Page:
Immigrating smack-bang into the middle of a Maine winter meant I didn’t have a lot of opportunities to break out the remaining pairs until the snow melted anyway, but I clearly remember being elated to throw on my white Jordan mids on an unseasonably warm spring day to pair with shorts (!) to visit Baxter Brewing once the mercury reached the mid-40s.
The other roadblock getting in the way of refreshing my sneaker rotation was, of course, a lack of funding with which to purchase them. I don’t know if I’ve ever mentioned it in these pages, but my paychecks got considerably smaller once I moved out here and waded into the newspaper business, and every city I’ve lived in has seen me taking a second (and sometimes third!) job to have some extra spending money in my pocket.
It wasn’t until I moved to Denver in the spring of 2017 when I really started earning a more livable wage and was able to expand my disposable income a little. Worse still, I’d slowly started to wade back into the sneaker world after picking up a couple of pairs of adidas Boost shoes when I was in Australia for Dad’s birthday in 2016 with the exchange rate firmly in my favor.
It started as a trickle — “oh, my tax return is $1,200. I can spend $200 on sneakers and put the rest into savings!” — and snowballed from there. Soon enough I was secretly glad to be working at 8 a.m. every Saturday, which corresponded with the shoe releases that kicked off at 10 a.m. east coast time on Saturday mornings.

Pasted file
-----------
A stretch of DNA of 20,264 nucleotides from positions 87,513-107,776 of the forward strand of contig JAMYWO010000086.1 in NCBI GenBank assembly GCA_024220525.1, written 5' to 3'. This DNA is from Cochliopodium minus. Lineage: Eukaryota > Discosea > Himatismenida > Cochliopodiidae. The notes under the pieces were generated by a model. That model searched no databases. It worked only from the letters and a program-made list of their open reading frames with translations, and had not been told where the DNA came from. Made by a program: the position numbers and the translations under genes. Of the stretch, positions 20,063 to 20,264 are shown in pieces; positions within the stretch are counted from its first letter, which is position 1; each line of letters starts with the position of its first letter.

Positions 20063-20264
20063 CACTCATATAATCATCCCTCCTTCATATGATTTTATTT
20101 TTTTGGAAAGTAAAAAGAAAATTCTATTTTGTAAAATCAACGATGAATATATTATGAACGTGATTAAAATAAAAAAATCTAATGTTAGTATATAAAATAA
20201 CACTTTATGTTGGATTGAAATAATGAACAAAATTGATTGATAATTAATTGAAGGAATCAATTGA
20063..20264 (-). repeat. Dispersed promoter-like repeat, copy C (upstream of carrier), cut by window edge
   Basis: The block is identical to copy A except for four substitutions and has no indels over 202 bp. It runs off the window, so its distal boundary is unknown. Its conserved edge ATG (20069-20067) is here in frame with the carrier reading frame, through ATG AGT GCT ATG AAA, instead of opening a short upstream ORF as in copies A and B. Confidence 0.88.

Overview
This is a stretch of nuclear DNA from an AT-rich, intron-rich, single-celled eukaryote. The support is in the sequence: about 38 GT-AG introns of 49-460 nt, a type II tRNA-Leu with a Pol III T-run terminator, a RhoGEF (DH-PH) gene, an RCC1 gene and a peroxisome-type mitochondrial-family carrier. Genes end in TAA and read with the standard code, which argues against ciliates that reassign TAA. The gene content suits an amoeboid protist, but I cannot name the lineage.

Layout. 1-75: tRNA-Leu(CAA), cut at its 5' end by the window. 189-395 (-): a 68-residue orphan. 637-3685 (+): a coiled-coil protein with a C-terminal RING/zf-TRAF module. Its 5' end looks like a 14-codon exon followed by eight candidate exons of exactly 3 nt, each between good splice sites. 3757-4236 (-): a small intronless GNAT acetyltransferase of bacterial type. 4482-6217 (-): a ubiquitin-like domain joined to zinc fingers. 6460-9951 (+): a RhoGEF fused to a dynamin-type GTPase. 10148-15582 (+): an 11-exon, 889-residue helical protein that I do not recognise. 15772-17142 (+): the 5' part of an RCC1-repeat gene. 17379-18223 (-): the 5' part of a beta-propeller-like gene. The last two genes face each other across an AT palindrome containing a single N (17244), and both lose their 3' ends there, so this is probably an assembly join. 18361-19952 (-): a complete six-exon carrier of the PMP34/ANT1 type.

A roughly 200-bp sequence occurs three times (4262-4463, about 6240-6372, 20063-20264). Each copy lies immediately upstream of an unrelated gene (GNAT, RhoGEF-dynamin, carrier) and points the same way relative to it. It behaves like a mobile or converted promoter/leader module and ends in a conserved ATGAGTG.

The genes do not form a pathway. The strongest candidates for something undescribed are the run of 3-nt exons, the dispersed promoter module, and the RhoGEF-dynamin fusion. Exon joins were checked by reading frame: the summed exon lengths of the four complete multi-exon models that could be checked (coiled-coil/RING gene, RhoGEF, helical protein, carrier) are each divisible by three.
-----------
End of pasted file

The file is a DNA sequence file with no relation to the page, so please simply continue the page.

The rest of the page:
Returning to bartending after Christmas that year was probably the turning point, and making a few hundred extra bucks in cash each weekend was more than enough justification for “well, what’s the big deal? I’m not blowing rent money.”
Alex, bless her soul, has not only been stunningly patient with this absurd hobby, but has displayed an eagle eye for the comings and goings of new shoes. (Alright, mostly the comings. None of them ever seem to go.) The official word is, as long as I get rid of ones I never wear, and keep them in an orderly fashion, it’s fine.
And there have certainly been times where I’ve looked at my ever-growing collection and thought “that’s a lot of money. They’re shoes. You’re an idiot.” But as my friend Mikey put it, quite succinctly, “hey, it could be worse — you could be spending a couple hundred bucks a month on drugs, but sneakers aren’t gonna kill you.”
It really all started to come full-circle in October last year, when during my daily search for a new job – any job! – I saw a familiar name crop up in the list of companies looking for digital content specialists.
“Finish Line?” I thought. “Can’t be the sneaker chain. What would they need someone with my type of experience for?”